The inhalational anesthetics isoflurane, desflurane and sevoflurane are commonly used to provide maintenance of general anesthesia during surgery. Certain inhalational agents reportedly increase sensitivity to pain at lower concentrations as present during emergence, but relieve pain at higher concentrations.99. Zhang Y, Eger 2nd EI, Dutton R, et al. Inhaled anesthetics have hyperalgesic effects at 0.1 minimum alveolar anesthetic concentration. Anesth Analg. 2000;91:462-6. The differential effects of inhalational agents on nociceptive pathways may influence postoperative pain development. Specifically, investigators have shown that isoflurane hyperalgesia may be modulated by the nicotinic receptor.1010. Flood P, Sonner JM, Gong D, et al. Isoflurane hyperalgesia is modulated by nicotinic inhibition. Anesthesiology. 2002;97:192-8.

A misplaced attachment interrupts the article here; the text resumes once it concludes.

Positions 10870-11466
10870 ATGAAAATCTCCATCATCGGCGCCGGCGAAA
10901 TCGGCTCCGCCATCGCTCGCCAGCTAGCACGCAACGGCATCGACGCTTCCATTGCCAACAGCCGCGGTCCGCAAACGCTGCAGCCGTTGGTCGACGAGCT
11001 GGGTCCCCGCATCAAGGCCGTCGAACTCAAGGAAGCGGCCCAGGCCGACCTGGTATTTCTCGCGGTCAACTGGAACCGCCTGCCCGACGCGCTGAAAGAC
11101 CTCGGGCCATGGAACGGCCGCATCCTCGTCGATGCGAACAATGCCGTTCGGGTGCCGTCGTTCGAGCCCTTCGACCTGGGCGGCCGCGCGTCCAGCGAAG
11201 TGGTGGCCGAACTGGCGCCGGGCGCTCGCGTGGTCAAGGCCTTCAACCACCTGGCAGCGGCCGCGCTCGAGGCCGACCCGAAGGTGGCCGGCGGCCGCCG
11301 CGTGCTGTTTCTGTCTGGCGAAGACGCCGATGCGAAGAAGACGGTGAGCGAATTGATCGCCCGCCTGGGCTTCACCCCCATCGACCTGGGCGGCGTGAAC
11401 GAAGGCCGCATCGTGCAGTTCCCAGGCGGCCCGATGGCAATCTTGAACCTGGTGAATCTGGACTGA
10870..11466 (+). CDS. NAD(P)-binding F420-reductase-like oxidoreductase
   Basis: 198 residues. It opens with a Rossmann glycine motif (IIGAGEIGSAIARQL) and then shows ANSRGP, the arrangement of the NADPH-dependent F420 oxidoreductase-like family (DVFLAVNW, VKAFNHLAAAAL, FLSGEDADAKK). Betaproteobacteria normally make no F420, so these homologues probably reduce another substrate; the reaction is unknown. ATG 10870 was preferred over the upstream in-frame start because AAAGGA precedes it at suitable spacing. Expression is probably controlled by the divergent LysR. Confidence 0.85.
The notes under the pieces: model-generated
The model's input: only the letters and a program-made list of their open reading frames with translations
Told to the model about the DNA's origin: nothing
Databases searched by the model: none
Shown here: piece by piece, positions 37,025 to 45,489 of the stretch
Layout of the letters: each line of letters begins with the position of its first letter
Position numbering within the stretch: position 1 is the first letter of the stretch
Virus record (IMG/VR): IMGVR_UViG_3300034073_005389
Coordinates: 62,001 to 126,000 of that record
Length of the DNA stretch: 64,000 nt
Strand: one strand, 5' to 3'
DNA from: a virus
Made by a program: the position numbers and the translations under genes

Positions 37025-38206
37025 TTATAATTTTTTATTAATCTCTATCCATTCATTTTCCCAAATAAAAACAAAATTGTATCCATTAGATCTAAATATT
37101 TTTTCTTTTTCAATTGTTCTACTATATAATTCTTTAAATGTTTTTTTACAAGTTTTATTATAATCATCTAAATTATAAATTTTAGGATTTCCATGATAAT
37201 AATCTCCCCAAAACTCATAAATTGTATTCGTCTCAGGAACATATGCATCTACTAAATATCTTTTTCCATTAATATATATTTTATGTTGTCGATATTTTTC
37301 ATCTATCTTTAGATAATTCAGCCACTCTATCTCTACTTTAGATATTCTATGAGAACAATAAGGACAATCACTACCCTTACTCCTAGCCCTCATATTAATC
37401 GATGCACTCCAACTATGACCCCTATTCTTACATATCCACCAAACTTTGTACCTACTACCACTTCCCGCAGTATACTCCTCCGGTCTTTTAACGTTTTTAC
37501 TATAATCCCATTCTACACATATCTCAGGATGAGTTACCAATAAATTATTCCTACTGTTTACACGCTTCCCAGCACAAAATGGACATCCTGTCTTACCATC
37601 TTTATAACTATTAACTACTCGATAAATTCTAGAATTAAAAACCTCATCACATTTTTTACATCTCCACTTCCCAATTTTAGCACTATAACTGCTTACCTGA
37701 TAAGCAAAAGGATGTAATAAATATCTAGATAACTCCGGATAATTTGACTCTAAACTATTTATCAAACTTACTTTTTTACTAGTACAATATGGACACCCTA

Clinical studies examining propofol versus inhalational agents for the maintenance of general anesthesia reveal potential benefits to propofol administration which include: improvements in well-being, decreased postoperative pain scores, and decreased incidence of postoperative nausea and vomiting (PONV).1111. Cheng SS, Yeh J, Flood P. Anesthesia matters: patients anesthetized with propofol have less postoperative pain than those anesthetized with isoflurane. Anesth Analg. 2008;106:264-9. , 1212. Tan T, Bhinder R, Carey M, et al. Day-surgery patients anesthetized with propofol have less postoperative pain than those anesthetized with sevoflurane. Anesth Analg. 2010;111:83-5. , 1313. Hofer CK, Zollinger A, Büchi S, et al. Patient well-being after general anaesthesia: a prospective, randomized, controlled multi-centre trial comparing intravenous and inhalation anaesthesia. Br J Anaesth. 2003;91:631-7. and 1414. Raeder JC, Mjaland O, Aasbo V, et al. Desflurane versus propofol maintenance for outpatient laparoscopic cholecystectomy. Acta Anaesthesiol Scand. 1998;42:106-10. However, not all of these studies were designed or powered to look specifically at postoperative pain. A study by Fassoulaki1515. Fassoulaki A, Melemeni A, Paraskeva A, et al. Postoperative pain and analgesic requirements after anesthesia with sevoflurane, desflurane or propofol. Anesth Analg. 2008;107:1715-9. did not show any difference in postoperative pain scores after abdominal hysterectomy or myomectomy when comparing propofol, desflurane, and sevoflurane for maintenance of anesthesia. The conflicting findings with regard to the potential analgesic benefit of propofol use for maintenance of anesthesia have resulted in a number of varying opinions within the anesthesiology literature.1616. Shafer SL, Nekhendzy V. Anesthesia matters: statistical anomaly or new paradigm?. Anesth Analg. 2008;106:3-4. , 1717. Flood P. Pro: accumulating evidence for an outrageous claim. Anesth Analg. 2010;111:86-7. and 1818. White PF. Con: anesthesia versus analgesia: assessing the analgesic effects of anesthetic drugs. Anesth Analg. 2010;111:88-9.